Some wannabe disciples of Brother Lawrence (like me) are baffled by quotes like this from a book of his teachings, The Practice of the Presence of God:
Think often on God, by day, by night, in your business and even in your diversions. He is always near you and with you; leave him not alone.
What does that mean? How? I tried praying his prayer:
O my God, since thou art with me, and I must now, in obedience to thy commands, apply my mind to these outward things, I beseech thee to grant me the grace to continue in thy presence; and to this end do thou prosper me with thy assistance, receive all my works, and possess all my affections.
I tried, but the prayer did not work for me. I was pretty sure I needed more specific instructions.
In January 2019, I made several random resolutions that, when put together, led me to a better understanding of how to “practice the presence” of the Divine in my life. First, I decided to read something short and spiritual, so I got out my old copy of A Testament of Devotion by Thomas Kelly. Second, I decided to stop using disposable pens, so I got out an old fountain pen that my Dad made for me, and I bought a bottle of ink. Third, I decided to use the pen; instead of doing all my writing with a keyboard, I would do some by hand. Then, just about that same time, in meeting for worship, my inner guide told me to use my “gifts” to deepen my spiritual life.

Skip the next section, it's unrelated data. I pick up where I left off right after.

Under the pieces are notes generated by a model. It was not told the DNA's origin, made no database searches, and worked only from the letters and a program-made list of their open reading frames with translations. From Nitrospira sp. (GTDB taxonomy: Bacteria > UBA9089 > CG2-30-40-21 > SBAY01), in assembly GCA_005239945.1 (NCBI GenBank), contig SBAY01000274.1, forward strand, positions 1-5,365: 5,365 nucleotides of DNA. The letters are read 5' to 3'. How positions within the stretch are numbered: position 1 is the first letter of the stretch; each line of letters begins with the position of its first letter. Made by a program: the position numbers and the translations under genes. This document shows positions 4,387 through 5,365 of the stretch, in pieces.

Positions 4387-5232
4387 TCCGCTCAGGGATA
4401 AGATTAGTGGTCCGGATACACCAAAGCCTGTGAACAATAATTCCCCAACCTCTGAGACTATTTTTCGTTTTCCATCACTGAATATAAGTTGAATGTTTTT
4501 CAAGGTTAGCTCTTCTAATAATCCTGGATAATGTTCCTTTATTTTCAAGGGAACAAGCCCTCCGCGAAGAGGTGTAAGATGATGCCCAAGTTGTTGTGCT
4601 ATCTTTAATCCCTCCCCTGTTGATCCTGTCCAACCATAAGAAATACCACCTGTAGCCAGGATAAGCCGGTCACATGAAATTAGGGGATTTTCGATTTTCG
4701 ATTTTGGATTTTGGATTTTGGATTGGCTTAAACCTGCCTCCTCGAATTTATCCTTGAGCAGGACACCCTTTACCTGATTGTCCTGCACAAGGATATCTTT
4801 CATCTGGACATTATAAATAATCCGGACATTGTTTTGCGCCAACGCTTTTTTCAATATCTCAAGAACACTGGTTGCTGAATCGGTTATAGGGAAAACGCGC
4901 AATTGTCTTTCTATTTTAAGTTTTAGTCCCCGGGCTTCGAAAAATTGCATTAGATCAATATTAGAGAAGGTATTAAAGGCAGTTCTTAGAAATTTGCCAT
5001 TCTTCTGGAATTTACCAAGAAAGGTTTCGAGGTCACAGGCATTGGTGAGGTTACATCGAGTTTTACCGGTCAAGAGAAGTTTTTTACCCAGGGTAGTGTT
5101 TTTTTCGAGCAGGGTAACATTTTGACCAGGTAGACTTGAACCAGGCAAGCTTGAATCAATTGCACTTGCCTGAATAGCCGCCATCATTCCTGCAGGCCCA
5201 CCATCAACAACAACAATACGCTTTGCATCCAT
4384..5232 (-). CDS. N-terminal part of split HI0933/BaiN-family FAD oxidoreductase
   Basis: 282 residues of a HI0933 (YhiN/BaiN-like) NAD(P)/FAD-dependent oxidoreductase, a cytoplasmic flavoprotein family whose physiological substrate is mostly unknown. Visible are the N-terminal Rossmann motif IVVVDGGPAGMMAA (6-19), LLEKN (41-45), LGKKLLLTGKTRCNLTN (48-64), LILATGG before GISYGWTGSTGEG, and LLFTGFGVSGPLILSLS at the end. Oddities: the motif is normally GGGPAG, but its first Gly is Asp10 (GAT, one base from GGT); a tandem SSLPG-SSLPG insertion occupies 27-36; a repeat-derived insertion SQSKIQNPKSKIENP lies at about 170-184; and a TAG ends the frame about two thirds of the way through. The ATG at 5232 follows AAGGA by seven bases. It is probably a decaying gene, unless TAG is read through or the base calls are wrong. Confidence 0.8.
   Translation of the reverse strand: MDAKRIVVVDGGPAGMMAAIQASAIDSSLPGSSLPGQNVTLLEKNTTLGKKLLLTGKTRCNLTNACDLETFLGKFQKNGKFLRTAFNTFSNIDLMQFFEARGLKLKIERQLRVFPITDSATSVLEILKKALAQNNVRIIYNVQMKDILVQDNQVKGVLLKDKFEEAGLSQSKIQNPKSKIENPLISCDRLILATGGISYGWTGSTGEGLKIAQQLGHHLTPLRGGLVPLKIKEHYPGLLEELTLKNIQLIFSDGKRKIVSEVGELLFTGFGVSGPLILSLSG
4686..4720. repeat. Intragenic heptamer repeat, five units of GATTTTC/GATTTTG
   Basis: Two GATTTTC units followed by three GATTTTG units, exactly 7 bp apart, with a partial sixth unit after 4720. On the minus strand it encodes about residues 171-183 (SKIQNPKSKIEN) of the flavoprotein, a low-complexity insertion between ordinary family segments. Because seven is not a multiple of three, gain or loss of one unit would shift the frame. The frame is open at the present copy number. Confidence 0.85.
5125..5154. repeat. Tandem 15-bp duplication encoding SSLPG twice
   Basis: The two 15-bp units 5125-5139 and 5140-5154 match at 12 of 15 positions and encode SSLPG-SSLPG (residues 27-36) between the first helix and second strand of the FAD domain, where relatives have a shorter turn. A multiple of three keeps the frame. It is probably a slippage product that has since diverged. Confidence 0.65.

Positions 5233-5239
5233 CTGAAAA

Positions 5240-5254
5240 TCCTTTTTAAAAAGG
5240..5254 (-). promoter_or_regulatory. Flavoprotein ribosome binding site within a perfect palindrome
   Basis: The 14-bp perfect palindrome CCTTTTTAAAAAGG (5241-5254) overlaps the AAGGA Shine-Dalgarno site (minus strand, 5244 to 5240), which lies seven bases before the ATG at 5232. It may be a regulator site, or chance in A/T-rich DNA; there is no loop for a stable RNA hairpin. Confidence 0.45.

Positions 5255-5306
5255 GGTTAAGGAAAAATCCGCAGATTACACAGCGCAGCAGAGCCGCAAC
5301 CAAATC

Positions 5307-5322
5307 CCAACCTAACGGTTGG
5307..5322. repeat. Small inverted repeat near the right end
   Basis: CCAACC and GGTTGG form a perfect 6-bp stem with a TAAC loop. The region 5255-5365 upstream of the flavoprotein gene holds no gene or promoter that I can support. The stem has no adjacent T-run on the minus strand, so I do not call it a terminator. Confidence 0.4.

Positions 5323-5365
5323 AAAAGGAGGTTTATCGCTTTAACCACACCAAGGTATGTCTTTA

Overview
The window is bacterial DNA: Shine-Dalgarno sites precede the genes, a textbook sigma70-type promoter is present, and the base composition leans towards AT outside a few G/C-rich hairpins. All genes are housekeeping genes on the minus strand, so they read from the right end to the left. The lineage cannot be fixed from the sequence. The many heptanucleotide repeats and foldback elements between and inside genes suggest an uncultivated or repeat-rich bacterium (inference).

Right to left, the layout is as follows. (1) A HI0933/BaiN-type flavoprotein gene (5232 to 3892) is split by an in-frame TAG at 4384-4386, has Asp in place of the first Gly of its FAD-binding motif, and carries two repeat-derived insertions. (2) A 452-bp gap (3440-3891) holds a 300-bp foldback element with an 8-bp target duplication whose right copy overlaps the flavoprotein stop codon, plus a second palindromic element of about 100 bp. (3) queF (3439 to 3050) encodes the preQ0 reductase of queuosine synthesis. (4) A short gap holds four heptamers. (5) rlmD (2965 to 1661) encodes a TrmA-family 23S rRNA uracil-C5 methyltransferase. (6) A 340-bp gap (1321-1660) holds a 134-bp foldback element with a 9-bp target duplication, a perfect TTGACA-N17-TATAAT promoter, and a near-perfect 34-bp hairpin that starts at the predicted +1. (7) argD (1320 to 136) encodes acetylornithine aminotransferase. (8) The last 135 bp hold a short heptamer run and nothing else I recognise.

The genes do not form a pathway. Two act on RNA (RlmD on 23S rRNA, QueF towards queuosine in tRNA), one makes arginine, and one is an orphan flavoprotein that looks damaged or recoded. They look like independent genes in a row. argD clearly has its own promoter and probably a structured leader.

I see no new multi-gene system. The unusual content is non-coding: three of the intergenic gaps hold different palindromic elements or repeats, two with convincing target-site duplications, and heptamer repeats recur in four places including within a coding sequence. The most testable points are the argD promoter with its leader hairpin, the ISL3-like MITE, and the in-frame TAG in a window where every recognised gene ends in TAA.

I am a reader and writer by profession, and these are my gifts. I have honed those skills and technologies throughout my life, so I assimilate and internalize ideas best by reading and writing about them. I decided to practice lectio divina and scriptio divina – sacred reading and writing – because they are devotional practices that build on my gifts.
I started reading “The Light Within,” the first section of Thomas Kelly’s book. I like that part the best, but I confess that I don’t understand it because the words are descriptive and lyrical. After reading each paragraph, I copied it out word for word into a pretty journal I had found at a thrift store. I am a compulsive buyer of unwanted journals; it felt good to open one and write in it with a fountain pen. I wrote each paragraph on a page as nicely as I could, telling myself that mistakes and smudges didn’t matter.
Reading the paragraphs occupied my eyes and brain; writing them involved my eyes, brain, arm, hands, and fingers. Somehow, the extra mind/body processing helped me understand Kelly’s lyrical words better. Inadvertently, by the end of March, 2020 – when the Covid pandemic struck with force – I had established a routine that would get me though a longer isolation than I had imagined.
During the weeks and months that I was alone in my office, lectio and scriptio divina grew more embodied as I explored ways to sink into words and meanings. To slow down, I read silently, but I “heard” the phrases and words in my head with intonation. I read at first for meaning, then again for a sense of the paragraph and sentence structure, and then once more for the structure and etymology of the words.
Soon I was also reading aloud, listening to the sounds in the syllables and words. When I was alone, I made a lot of noise by my sacred reading and listening. I read with exaggerated intonation and hand gestures, and sometimes rhythmically in chant. I didn’t exactly memorize the passages, but I got to know them very well. While I was walking aimlessly around my neighborhood, I reconstructed the meanings of the passages in my head. At times, I tried to match my steps to the
words I recollected.
At the same time, my experiences of sacred writing evolved. The fountain pen made my scrawled letters, smudges and all, look expressive on the page. I wrote the reconstructed phrases as I remembered them after my neighborhood walks. Sometimes I wrote what a sentence or paragraph meant in my own words. Sometimes I wrote what I was reminded of, or associations I had from the past. Reading and writing this way is called meditatio.